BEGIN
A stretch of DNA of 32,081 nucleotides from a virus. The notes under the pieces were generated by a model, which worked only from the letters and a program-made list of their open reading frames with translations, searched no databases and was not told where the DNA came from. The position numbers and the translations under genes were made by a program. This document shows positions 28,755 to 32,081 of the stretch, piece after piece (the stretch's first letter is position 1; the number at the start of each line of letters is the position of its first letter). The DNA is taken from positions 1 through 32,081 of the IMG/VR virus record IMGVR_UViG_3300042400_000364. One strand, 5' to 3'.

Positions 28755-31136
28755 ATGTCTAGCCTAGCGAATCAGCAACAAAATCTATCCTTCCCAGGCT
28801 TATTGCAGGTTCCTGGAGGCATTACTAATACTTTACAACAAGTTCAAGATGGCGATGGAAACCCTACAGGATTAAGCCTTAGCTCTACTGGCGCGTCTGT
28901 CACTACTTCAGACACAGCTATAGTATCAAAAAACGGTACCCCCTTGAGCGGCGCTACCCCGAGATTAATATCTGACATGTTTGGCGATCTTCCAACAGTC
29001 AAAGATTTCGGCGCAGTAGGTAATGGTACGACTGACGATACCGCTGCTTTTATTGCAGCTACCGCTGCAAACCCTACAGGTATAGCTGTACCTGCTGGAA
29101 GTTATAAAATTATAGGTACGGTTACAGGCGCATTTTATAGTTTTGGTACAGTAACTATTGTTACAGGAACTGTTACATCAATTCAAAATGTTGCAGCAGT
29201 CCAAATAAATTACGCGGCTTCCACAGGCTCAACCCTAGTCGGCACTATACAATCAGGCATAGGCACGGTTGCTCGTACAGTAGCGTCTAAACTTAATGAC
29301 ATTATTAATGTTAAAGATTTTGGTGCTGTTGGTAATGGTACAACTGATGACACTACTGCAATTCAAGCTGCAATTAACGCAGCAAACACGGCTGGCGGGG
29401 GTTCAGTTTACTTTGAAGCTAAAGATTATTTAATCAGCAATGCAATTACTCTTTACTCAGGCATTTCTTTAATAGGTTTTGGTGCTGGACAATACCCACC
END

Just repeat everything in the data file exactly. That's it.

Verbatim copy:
A stretch of DNA of 32,081 nucleotides from a virus. The notes under the pieces were generated by a model, which worked only from the letters and a program-made list of their open reading frames with translations, searched no databases and was not told where the DNA came from. The position numbers and the translations under genes were made by a program. This document shows positions 28,755 to 32,081 of the stretch, piece after piece (the stretch's first letter is position 1; the number at the start of each line of letters is the position of its first letter). The DNA is taken from positions 1 through 32,081 of the IMG/VR virus record IMGVR_UViG_3300042400_000364. One strand, 5' to 3'.

Positions 28755-31136
28755 ATGTCTAGCCTAGCGAATCAGCAACAAAATCTATCCTTCCCAGGCT
28801 TATTGCAGGTTCCTGGAGGCATTACTAATACTTTACAACAAGTTCAAGATGGCGATGGAAACCCTACAGGATTAAGCCTTAGCTCTACTGGCGCGTCTGT
28901 CACTACTTCAGACACAGCTATAGTATCAAAAAACGGTACCCCCTTGAGCGGCGCTACCCCGAGATTAATATCTGACATGTTTGGCGATCTTCCAACAGTC
29001 AAAGATTTCGGCGCAGTAGGTAATGGTACGACTGACGATACCGCTGCTTTTATTGCAGCTACCGCTGCAAACCCTACAGGTATAGCTGTACCTGCTGGAA
29101 GTTATAAAATTATAGGTACGGTTACAGGCGCATTTTATAGTTTTGGTACAGTAACTATTGTTACAGGAACTGTTACATCAATTCAAAATGTTGCAGCAGT
29201 CCAAATAAATTACGCGGCTTCCACAGGCTCAACCCTAGTCGGCACTATACAATCAGGCATAGGCACGGTTGCTCGTACAGTAGCGTCTAAACTTAATGAC
29301 ATTATTAATGTTAAAGATTTTGGTGCTGTTGGTAATGGTACAACTGATGACACTACTGCAATTCAAGCTGCAATTAACGCAGCAAACACGGCTGGCGGGG
29401 GTTCAGTTTACTTTGAAGCTAAAGATTATTTAATCAGCAATGCAATTACTCTTTACTCAGGCATTTCTTTAATAGGTTTTGGTGCTGGACAATACCCACC